“Teachers can forget their students might learn differently to themselves. This book is a collection of the varied learning styles that might surface in a classroom, and which need to be met.” Caroline Carswell of Irish Deaf Kids.

Contact: hb.bullock@gmail.com

Twitter: HowIlearn

Website: http://www.anseo-a-mhuinteoir.com

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The International Charity Bazaar Cookbook

The International Charity Bazaar was founded in 2006 by the wife of the then Pakistani Ambassador to Ireland in order to raise money to provide relief to the victims of the devastating earthquake in Pakistan. Since then, the Bazaar has evolved and is now a firm future on the social calendar in Dublin. It had long been the wish of the organising committee to publish a cookbook of international recipes in order to raise funds.

This week I caught up with the woman who led the project, Siobhan Denham. I asked her where the whole idea started.

“As I had been involved in 2 similar projects previously in San Francisco and Lithuania — my husband is an Irish diplomat — I volunteered to lead the project,” Siobhan says. “I became involved in the Bazaar in 2011 following my return to Ireland.  We started contacting all the resident embassies in Dublin during the summer asking them to submit recipes for the book. We were delighted with the response, with almost 50 embassies contributing over 150 recipes.”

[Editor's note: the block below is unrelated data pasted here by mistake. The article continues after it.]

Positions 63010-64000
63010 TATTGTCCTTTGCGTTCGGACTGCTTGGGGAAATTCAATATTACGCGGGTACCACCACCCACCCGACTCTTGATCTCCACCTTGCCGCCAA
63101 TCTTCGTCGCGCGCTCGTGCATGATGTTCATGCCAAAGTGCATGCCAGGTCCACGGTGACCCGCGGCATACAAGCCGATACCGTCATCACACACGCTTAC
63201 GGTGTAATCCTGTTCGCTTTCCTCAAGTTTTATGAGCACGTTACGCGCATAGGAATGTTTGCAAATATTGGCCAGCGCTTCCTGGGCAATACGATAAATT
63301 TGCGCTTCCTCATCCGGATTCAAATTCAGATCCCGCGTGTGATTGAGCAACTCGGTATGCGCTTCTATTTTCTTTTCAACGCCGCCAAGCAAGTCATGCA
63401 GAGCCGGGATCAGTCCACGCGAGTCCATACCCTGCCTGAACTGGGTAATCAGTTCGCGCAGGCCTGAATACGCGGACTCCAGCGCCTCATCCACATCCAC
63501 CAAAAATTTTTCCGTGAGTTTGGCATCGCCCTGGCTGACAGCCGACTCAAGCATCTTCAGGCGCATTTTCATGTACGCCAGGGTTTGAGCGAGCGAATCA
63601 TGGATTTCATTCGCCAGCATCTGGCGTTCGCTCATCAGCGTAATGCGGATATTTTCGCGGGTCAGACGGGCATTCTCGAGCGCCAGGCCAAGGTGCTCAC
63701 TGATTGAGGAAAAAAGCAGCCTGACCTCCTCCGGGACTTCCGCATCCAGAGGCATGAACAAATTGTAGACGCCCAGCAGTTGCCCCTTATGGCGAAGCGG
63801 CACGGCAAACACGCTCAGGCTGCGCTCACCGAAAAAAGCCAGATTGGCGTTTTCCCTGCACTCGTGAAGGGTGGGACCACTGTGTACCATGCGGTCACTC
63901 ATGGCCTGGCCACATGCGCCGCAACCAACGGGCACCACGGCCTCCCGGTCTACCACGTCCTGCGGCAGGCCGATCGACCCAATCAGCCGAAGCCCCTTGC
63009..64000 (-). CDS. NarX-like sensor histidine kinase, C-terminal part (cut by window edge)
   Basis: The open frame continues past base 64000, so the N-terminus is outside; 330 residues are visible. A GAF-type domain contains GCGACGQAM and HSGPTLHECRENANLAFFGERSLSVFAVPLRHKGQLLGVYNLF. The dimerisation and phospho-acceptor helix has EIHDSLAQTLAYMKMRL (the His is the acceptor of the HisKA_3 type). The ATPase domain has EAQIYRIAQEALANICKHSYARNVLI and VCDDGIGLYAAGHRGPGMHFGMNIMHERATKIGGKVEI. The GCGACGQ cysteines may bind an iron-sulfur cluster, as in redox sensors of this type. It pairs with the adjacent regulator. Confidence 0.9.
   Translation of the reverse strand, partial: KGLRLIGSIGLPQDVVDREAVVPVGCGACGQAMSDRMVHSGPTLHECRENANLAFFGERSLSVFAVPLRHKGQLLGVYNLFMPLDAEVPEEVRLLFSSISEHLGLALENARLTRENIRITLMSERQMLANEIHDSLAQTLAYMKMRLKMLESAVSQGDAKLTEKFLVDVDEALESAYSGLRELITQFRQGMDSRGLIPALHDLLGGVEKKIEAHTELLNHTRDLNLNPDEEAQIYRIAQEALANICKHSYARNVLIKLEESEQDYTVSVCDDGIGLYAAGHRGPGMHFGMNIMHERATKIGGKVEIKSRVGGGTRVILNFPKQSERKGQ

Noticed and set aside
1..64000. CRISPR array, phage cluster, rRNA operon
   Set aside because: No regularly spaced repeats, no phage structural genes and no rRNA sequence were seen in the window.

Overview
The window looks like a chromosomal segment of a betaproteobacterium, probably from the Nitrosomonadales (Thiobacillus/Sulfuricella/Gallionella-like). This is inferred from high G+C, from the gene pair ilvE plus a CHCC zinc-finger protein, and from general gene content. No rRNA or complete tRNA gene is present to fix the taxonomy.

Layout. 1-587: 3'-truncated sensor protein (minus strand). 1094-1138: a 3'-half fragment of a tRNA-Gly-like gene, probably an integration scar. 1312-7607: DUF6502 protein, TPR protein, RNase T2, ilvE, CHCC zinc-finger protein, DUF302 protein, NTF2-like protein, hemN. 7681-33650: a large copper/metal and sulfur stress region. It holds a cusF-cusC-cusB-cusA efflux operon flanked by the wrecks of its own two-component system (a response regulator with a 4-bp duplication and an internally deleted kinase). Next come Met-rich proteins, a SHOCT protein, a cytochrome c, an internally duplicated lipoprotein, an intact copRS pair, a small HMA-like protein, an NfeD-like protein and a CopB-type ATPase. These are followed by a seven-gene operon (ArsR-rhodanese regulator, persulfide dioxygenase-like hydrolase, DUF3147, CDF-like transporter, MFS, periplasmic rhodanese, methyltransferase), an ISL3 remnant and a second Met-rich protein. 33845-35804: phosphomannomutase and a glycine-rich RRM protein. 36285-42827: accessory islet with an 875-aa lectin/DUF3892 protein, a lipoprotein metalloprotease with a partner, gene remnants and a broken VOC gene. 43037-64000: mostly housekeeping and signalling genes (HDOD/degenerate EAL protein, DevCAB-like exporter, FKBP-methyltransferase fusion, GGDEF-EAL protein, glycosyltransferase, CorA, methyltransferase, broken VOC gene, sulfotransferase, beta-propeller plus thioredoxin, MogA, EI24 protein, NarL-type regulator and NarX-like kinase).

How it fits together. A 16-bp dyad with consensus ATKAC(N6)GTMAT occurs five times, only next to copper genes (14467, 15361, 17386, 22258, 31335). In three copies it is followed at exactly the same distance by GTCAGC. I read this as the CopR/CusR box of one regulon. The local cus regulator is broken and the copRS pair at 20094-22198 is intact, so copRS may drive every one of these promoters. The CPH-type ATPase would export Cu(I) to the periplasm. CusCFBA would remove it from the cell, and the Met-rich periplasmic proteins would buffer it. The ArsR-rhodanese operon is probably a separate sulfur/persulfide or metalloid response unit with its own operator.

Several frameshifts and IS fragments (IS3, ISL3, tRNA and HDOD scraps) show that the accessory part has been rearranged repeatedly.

The Embassies are assisted in their volunteer efforts by a group of Irish ladies known as the Irish friends. “The Bazaar patron is Norma Smurfit – well-known for her fundraising efforts,” adds Siobhan. “I submitted what I consider very traditional Irish recipes and which I have served with great pride when I have lived abroad.  The recipes are Colcannon, Irish Stew, Guinness Chocolate cake and Irish coffee as well of course as delicious recipe for Brown Soda Bread.”

What caught your interest in the project? Have you always loved cooking? “I love simple food made from really fresh ingredients.  We are so lucky to live on an island and to have access to fresh fish.  I love to cook all kinds of fish with baked in the oven or pan fried and served with fresh vegetables.”

Why self-publishing? Siobhan says it was a straightforward decision: “We were very anxious to have a print copy of the book – the first idea was to produce a CD, but as someone who loves to cook myself, I felt that people want to have something to flick through. Thanks to Google, Lettertec popped up in my search. I was impressed by Frank’s immediate response and enthusiasm for the project and the fact that he had so much experience of producing charity cookbooks, so really after that I didn’t shop around. My first impression was a lasting one!”

All the funds for the cookbook, raised both last year and this, go to Irish charities.  For more information on the Bazaar’s history and mission, see their website www.internationalbazaar.ie

You can also find them on LinkedIn and Facebook.